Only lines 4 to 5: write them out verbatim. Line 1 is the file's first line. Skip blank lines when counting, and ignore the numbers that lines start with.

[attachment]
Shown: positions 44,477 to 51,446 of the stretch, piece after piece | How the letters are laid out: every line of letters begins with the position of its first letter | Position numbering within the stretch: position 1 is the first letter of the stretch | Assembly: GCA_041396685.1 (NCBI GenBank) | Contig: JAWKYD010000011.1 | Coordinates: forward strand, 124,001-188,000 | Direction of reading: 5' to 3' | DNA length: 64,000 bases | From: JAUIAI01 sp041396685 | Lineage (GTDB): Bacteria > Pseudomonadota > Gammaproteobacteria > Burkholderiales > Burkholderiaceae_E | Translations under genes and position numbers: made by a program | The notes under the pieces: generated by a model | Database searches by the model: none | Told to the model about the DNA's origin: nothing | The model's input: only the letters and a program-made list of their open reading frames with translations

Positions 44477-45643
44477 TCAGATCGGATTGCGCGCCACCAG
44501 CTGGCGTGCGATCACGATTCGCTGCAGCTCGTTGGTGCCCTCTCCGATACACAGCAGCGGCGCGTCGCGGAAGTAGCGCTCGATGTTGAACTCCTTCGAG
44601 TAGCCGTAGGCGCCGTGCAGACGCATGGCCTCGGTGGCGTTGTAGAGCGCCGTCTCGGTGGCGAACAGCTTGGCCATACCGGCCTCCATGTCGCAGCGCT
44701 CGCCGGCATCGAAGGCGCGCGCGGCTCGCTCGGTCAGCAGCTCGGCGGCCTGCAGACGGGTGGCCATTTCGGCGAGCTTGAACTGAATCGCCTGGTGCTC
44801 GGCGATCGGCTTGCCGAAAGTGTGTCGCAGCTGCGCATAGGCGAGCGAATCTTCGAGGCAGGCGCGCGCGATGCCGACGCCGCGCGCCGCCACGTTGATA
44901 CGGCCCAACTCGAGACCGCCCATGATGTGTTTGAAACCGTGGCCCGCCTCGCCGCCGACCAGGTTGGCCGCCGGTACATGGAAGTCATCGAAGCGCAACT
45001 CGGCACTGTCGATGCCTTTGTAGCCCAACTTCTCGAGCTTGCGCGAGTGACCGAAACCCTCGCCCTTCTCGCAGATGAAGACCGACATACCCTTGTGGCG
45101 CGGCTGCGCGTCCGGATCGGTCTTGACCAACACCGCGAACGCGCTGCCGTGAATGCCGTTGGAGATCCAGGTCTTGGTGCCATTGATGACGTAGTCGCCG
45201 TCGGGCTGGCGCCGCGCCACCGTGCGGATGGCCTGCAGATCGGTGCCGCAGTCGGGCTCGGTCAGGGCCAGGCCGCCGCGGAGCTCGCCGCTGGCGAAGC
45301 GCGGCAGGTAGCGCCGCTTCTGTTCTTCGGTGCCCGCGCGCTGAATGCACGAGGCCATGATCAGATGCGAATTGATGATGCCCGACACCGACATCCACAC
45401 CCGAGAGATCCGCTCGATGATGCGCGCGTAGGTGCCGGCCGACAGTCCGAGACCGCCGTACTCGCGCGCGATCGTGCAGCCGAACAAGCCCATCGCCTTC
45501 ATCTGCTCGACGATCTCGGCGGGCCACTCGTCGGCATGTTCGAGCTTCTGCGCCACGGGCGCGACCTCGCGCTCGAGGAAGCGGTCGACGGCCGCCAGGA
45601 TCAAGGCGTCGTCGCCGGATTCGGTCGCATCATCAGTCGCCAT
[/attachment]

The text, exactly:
44501 CTGGCGTGCGATCACGATTCGCTGCAGCTCGTTGGTGCCCTCTCCGATACACAGCAGCGGCGCGTCGCGGAAGTAGCGCTCGATGTTGAACTCCTTCGAG
44601 TAGCCGTAGGCGCCGTGCAGACGCATGGCCTCGGTGGCGTTGTAGAGCGCCGTCTCGGTGGCGAACAGCTTGGCCATACCGGCCTCCATGTCGCAGCGCT